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FEATURE: Gulutzan to have a pulse on players

Oilers Assistant Coach Glen Gulutzan believes his best asset will be getting the most out of the Oilers player personnel

by Paul Gazzola / EdmontonOilers.com

EDMONTON, AB - If the famous Calgary Flames train ride from Montreal to Ottawa during the 2016-17 season is any indication of the effect Glen Gulutzan can have on his players, it's a profound one.

The Flames had dropped four eggs in a row and tensions were high. A 5-1 blowout courtesy of the Montreal Canadiens made the East Coast travel itinerary that much more laborious. 

Add the fact that their then-head coach, Gulutzan, was unimpressed with his squad's recent performance and decided to have all the alcoholic beverages from the carts removed - souring the taste in his players' mouths until the prohibition was lifted.

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"Just in my gut, sitting there as we were driving for the first 10-15 minutes, the whole thing didn't feel right," said Gulutzan at the time. "I wanted to move forward, not backward. The lady came to me later and she said, 'Well, that changed the mood in that cart.'"

Gulutzan is not a psychic and didn't need to inspect a palm to sense the spirit of his team. His sudden change of heart proved to be drastic. The Flames responded in a big way, snapping their four-game slide with a 3-2 win in overtime against the Senators. It was the beginning of his club's mid-season turnaround, as they won three of their next four games to set up a cataclysmic winning streak in February.

From Feb. 21 to March 13, 2017, the Oilers provincial rivals were unstoppable. They stole 10 consecutive outings, catapulting themselves into a playoff position, all stemming from Gulutzan's train ride audible.

"I think the players that have played for me would say that is my strength: just being in-tune with the locker room," Gulutzan said on Friday, after being named one of three new Oilers assistant coaches. 

"Trying to have a good pulse in the locker room, I think, certainly is one of my strengths," said the Hudson Bay, SK, product who owns a 146-125-23 record as an NHL head coach.

Assistant coaches, of course, have different responsibilities than the bench boss. That much, Gulutzan is aware of after spending time as an assistant with the Vancouver Canucks and then as the head coach of the Dallas Stars and Flames.

"One comes with a lot more pressure," said Gulutzan, undoubtedly referring to the head coach role. "The other one comes with a lot more contact and more shoulder-to-shoulder with the guys.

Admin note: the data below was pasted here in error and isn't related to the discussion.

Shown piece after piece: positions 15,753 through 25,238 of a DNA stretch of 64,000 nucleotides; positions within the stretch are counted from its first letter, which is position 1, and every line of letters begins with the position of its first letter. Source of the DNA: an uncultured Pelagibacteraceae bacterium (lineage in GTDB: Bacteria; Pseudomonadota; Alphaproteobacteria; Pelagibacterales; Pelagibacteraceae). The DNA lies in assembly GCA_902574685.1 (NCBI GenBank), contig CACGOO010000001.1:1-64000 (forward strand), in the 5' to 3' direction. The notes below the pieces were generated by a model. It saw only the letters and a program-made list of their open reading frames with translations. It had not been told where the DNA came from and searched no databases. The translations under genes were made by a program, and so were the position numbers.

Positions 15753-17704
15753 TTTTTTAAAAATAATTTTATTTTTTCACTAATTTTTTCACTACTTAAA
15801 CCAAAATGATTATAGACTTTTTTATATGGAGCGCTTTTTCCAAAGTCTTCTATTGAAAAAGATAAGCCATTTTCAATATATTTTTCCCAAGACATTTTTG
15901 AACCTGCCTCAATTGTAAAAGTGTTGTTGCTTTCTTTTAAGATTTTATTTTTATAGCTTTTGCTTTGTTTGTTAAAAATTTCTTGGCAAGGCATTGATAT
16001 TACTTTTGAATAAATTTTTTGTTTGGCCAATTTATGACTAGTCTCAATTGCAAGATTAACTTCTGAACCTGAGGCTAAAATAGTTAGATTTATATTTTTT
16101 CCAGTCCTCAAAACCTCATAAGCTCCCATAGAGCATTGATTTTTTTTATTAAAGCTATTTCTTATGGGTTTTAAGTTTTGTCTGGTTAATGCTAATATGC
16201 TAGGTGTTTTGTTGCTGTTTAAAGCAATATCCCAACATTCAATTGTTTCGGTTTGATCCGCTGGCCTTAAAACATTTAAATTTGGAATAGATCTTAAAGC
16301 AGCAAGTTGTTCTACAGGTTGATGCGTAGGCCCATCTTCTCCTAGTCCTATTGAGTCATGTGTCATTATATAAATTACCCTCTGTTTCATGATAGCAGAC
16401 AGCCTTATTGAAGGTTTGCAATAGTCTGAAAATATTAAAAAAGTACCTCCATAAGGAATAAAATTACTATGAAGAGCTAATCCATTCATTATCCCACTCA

"You're never as in-tune with the locker room as the equipment guys or the medical guys (as an assistant coach) but you're probably at the next level. You get a little bit more insight, you get to talk to the guys a little bit more with their guards down. You see how they're doing and feeling.

"That's the way I see it transpiring here."

That could prove to be beneficial for the Oilers, as they bring in a new collection of assistants to provide support to Head Coach Todd McLellan for the 2018-19 campaign. Alongside Gulutzan comes Emanuel Viveiros, who most recently led the Swift Current Broncos to a Western Hockey League championship, and Trent Yawney, a development guru who most recently manned the defence on the Anaheim Ducks' bench.

"Knowing whether it's having a day off, a beer, or whatever the guys need. Just being in rhythm with the team. That's kind of the way I've always coached," said Gulutzan.

McLellan is friends with Gulutzan and believes he will bring a wealth of knowledge with him to the position. 

"He understands what it's like to be a head coach, especially in Canada, western Canada and in particular, Alberta," said McLellan. "That's a strong asset for us to have. He brings an upbeat personality and a good hockey mind."

Not only that but as opposition of the Oilers for the past few seasons, Gulutzan can provide information McLellan will surely find valuable.

"I'm sure they're going to pick my brain on the Calgary-Edmonton thing," quipped Gulutzan. "And just helping Todd in any way, shape or form about maybe seeing strengths or weaknesses in some players. Maybe myself and even Yawns (Trent Yawney), we can see some of that stuff and hopefully pull out the better parts of all the players to get it on the table.

"Those things don't come by easy. You have to facilitate them. I know some of the guys there in Edmonton, I know it's a great group. I'm just looking forward to helping out."

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